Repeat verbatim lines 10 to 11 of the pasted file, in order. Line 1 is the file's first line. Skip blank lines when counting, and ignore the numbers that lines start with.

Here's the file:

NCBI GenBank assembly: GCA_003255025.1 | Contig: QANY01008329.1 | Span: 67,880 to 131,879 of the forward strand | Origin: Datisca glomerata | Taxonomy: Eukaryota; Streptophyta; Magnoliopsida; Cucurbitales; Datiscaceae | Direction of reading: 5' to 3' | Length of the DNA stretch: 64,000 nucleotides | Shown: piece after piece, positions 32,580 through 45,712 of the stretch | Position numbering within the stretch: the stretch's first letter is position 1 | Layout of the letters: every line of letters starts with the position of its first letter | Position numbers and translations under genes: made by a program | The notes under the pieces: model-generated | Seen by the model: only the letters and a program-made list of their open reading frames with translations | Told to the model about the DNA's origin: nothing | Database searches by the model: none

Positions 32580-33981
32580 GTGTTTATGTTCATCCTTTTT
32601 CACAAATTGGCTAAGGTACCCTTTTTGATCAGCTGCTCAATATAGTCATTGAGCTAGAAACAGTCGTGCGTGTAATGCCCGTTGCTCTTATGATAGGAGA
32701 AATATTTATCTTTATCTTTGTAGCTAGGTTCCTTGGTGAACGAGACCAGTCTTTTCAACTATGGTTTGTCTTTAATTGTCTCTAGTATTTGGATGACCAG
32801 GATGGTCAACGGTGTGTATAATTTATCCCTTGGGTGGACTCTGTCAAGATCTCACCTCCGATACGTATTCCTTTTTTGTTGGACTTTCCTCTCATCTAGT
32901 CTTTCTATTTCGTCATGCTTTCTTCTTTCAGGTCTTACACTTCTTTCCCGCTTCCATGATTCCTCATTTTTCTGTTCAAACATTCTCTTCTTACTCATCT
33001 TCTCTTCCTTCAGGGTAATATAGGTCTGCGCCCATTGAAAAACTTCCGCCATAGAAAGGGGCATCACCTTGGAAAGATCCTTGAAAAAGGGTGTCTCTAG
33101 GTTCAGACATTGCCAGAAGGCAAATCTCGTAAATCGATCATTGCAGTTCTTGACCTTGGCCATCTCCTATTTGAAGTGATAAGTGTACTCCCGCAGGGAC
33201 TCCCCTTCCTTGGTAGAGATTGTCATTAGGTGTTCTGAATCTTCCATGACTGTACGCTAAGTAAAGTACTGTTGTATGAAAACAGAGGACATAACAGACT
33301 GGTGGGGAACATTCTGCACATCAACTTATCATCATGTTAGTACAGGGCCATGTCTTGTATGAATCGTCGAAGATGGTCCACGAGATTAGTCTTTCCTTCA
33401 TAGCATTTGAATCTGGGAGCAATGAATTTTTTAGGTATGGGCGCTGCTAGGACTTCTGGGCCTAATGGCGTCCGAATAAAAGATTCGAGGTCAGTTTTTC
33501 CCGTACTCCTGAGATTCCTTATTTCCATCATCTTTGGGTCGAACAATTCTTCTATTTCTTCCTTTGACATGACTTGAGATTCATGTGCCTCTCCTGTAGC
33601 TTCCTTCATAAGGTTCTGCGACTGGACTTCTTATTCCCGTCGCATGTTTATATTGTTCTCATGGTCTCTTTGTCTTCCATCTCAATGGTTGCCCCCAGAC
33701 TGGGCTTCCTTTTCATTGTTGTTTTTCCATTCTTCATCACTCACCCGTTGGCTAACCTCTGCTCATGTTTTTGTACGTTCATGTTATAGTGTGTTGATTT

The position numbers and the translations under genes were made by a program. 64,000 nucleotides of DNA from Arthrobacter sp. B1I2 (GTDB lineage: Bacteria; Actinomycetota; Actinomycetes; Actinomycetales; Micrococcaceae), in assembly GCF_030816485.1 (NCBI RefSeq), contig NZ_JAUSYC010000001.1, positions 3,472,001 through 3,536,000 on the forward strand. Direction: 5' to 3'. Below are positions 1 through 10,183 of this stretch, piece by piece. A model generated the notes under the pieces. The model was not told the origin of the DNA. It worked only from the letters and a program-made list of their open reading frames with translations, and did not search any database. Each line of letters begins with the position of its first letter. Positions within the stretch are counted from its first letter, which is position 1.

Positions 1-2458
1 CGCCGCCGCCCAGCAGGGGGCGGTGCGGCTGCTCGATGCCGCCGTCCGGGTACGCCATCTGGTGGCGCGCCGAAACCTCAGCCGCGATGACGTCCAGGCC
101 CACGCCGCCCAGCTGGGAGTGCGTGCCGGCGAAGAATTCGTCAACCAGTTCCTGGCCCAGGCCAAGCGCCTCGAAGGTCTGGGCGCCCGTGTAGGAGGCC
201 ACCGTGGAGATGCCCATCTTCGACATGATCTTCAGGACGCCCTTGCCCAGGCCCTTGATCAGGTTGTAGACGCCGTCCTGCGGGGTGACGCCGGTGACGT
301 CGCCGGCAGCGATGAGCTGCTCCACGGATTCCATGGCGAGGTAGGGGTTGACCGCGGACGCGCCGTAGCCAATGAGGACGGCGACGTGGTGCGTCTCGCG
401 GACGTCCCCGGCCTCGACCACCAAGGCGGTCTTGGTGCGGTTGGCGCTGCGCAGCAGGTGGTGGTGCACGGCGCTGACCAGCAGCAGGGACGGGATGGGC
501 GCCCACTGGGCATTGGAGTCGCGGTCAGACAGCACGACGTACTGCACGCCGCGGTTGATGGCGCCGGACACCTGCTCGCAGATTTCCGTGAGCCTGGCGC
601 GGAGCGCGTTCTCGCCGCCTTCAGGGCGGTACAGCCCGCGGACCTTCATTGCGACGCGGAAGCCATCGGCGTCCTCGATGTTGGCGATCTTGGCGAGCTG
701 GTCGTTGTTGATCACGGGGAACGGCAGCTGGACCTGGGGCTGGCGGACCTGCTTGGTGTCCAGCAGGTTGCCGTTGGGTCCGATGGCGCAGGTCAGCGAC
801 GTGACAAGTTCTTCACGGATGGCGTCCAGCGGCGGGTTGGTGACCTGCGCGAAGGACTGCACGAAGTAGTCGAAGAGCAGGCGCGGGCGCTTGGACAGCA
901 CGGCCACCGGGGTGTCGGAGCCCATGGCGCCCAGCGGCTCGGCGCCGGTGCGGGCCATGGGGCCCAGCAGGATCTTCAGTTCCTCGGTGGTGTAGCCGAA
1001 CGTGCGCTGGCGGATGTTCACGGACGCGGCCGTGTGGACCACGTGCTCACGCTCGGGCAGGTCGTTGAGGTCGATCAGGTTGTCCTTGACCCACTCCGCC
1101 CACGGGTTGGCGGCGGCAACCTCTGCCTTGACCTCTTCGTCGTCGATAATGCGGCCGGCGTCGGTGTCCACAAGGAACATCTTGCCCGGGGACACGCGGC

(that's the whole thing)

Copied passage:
33201 TCCCCTTCCTTGGTAGAGATTGTCATTAGGTGTTCTGAATCTTCCATGACTGTACGCTAAGTAAAGTACTGTTGTATGAAAACAGAGGACATAACAGACT
33301 GGTGGGGAACATTCTGCACATCAACTTATCATCATGTTAGTACAGGGCCATGTCTTGTATGAATCGTCGAAGATGGTCCACGAGATTAGTCTTTCCTTCA